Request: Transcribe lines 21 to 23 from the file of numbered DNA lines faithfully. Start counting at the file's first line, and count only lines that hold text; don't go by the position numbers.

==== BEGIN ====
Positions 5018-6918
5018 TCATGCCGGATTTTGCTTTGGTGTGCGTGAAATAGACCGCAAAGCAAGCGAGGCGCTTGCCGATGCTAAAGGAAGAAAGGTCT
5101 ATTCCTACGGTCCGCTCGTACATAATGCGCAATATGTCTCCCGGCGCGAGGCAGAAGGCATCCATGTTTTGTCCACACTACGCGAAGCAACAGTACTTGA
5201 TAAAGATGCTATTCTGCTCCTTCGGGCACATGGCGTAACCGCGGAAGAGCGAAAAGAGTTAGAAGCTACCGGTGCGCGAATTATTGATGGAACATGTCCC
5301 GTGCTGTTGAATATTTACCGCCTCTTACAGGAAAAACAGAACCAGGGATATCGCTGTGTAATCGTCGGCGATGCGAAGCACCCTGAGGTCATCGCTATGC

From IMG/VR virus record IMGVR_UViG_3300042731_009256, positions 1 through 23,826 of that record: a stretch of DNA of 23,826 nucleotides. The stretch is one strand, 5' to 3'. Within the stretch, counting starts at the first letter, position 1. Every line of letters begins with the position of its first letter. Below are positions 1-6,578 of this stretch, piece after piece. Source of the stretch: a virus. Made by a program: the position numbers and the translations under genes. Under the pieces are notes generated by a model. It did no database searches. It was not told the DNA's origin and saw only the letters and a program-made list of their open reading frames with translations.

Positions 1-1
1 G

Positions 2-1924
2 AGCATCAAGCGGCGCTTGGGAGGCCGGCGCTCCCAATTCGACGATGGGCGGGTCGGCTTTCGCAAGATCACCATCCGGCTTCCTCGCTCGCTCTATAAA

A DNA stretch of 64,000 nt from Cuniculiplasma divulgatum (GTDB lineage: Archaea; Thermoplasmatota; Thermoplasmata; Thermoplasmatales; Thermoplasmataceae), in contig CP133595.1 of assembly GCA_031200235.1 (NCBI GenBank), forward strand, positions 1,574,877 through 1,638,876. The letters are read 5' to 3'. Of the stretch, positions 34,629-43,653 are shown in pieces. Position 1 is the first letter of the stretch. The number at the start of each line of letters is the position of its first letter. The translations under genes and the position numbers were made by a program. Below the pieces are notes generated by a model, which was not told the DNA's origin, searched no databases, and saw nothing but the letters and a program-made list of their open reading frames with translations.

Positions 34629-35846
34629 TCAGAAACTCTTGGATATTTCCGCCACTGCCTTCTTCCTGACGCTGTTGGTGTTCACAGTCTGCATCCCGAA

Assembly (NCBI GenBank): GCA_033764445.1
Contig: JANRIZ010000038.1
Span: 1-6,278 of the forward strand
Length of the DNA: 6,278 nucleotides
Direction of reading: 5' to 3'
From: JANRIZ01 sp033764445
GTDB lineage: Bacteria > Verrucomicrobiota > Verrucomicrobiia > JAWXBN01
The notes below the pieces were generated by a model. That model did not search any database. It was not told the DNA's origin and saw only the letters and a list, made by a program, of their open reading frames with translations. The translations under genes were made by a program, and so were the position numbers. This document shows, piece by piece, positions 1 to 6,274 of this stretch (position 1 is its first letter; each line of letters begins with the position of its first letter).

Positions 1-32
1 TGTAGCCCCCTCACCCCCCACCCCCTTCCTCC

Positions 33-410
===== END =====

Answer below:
The notes below the pieces were generated by a model. That model did not search any database. It was not told the DNA's origin and saw only the letters and a list, made by a program, of their open reading frames with translations. The translations under genes were made by a program, and so were the position numbers. This document shows, piece by piece, positions 1 to 6,274 of this stretch (position 1 is its first letter; each line of letters begins with the position of its first letter).

Positions 1-32
1 TGTAGCCCCCTCACCCCCCACCCCCTTCCTCC